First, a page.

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|Title:||Use of cholera toxin to isolate mutants of Balb/c 3T3 mouse fibroblasts with defective ganglioside biosynthesis.|
|Presented at:||University of Leicester|
|Abstract:||Recent evidence has suggested that oncogenic transformation of mammalian tissue culture cells results in altered expression of several surface components. One of these changes is the reduced ability of transformed cells to synthesise complex gangliosides. This modification has been correlated with the other phenotypic alterations of transformed cells and with their tumorigenic potential. We have adopted a novel approach to elucidate the relationship between the impaired synthesis of complex gangliosides in transformed cells and other aspects of the transformed phenotype. Mutants of Balb/c 3T3 mouse fibroblasts, which normally contain substantial levels of the gangliosides GM3. GM2. GM1 and GD1a. have been selected for failure to express ganglioside GM1 at the cell surface. Other phenotypic properties of these mutants have been investigated, to determine whether the expression of any of the characteristics normally associated with transformed cells are dependent on the loss of ability to synthesise GM1 or the more complex gangliosides, GD1a and GTla. Cholera toxin, which is known to bind specifically to ganglioside GM1 with high affinity, has been used in the selection of these mutant cell lines. A method involving antibody-dependent complement-mediated lysis of cells able to bind cholera toxin was used as the one of choice. Previously, there has been some doubt as to whether any other cell surface receptors for cholera toxin exist in Balb/c 3T3 fibroblasts. Evidence is presented in this thesis, and in an accompanying paper, that the major receptor for cholera toxin in these cells is a ganglioside with similar characteristics to GM1. We have further demonstrated that a substantial proportion of this lipid is insoluble in neutral detergent and remains with Triton X-100 extracted cytoskeletons of Balb/c 3T3 cells. The possibility that GMlis indirectly associated with the cytoskeleton is discussed.|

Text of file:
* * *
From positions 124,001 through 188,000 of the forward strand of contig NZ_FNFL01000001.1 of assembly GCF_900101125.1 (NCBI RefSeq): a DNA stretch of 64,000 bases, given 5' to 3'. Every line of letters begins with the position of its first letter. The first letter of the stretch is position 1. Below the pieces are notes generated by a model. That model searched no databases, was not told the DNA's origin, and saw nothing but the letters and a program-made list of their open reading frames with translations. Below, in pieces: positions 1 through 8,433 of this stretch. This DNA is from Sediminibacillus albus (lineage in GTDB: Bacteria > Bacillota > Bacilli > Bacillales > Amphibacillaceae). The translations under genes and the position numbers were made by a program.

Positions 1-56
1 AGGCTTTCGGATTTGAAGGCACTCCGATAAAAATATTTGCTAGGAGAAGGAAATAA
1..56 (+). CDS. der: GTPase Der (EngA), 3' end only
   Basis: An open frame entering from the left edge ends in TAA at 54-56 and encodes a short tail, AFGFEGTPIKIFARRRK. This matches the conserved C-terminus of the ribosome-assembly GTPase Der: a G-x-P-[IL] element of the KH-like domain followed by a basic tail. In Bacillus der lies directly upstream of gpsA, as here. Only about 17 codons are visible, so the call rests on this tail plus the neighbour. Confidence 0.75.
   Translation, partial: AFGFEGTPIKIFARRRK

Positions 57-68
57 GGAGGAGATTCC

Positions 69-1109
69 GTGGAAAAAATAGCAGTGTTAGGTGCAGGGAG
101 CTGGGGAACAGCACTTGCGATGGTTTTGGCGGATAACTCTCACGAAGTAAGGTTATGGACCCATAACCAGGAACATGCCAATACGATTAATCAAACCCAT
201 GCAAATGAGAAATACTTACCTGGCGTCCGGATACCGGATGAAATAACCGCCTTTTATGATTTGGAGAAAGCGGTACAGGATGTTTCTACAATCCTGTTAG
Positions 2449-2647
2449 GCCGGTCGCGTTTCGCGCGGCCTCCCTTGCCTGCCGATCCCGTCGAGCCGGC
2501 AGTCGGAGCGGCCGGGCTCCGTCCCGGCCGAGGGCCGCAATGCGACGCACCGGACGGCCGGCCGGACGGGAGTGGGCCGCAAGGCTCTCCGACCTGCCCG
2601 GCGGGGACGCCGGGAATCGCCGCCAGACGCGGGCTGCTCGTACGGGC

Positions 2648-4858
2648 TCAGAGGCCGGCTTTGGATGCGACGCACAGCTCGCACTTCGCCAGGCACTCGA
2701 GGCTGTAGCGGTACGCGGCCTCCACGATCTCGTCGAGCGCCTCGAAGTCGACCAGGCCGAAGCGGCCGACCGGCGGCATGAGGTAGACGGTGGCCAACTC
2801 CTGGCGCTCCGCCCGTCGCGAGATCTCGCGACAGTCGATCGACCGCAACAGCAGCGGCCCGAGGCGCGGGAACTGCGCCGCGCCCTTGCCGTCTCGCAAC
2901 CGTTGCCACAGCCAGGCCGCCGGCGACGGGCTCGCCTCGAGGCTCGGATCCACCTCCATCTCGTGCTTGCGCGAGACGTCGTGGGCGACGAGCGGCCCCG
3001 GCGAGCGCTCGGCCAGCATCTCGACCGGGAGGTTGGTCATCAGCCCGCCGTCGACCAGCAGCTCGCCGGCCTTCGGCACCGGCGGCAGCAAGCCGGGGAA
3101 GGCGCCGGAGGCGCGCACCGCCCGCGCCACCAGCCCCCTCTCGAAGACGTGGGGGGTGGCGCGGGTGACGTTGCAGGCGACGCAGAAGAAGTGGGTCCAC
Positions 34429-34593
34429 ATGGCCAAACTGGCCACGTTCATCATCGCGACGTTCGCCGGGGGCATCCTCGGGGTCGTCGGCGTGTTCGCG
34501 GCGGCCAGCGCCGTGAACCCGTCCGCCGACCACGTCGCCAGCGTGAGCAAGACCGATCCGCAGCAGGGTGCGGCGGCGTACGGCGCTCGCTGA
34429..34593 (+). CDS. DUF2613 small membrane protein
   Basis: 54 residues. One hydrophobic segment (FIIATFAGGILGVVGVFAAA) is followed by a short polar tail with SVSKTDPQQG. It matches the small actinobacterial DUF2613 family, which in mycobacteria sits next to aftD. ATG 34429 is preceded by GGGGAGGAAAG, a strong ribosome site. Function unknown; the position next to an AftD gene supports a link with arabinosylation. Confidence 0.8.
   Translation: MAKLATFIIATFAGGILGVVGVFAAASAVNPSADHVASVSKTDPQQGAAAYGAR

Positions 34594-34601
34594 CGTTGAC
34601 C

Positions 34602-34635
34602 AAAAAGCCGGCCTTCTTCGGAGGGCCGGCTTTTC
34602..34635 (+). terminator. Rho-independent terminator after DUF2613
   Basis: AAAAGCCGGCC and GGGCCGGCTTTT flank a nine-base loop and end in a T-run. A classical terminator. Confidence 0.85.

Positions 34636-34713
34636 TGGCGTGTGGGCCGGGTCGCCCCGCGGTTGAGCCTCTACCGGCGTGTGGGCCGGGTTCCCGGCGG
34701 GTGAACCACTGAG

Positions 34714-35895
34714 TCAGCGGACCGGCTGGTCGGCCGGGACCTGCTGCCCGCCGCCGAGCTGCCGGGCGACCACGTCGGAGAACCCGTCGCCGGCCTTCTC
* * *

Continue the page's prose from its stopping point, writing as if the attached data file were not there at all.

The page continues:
|Rights:||Copyright © the author. All rights reserved.|
|Appears in Collections:||Leicester Theses|
Theses, Dept. of Cell Physiology and Pharmacology
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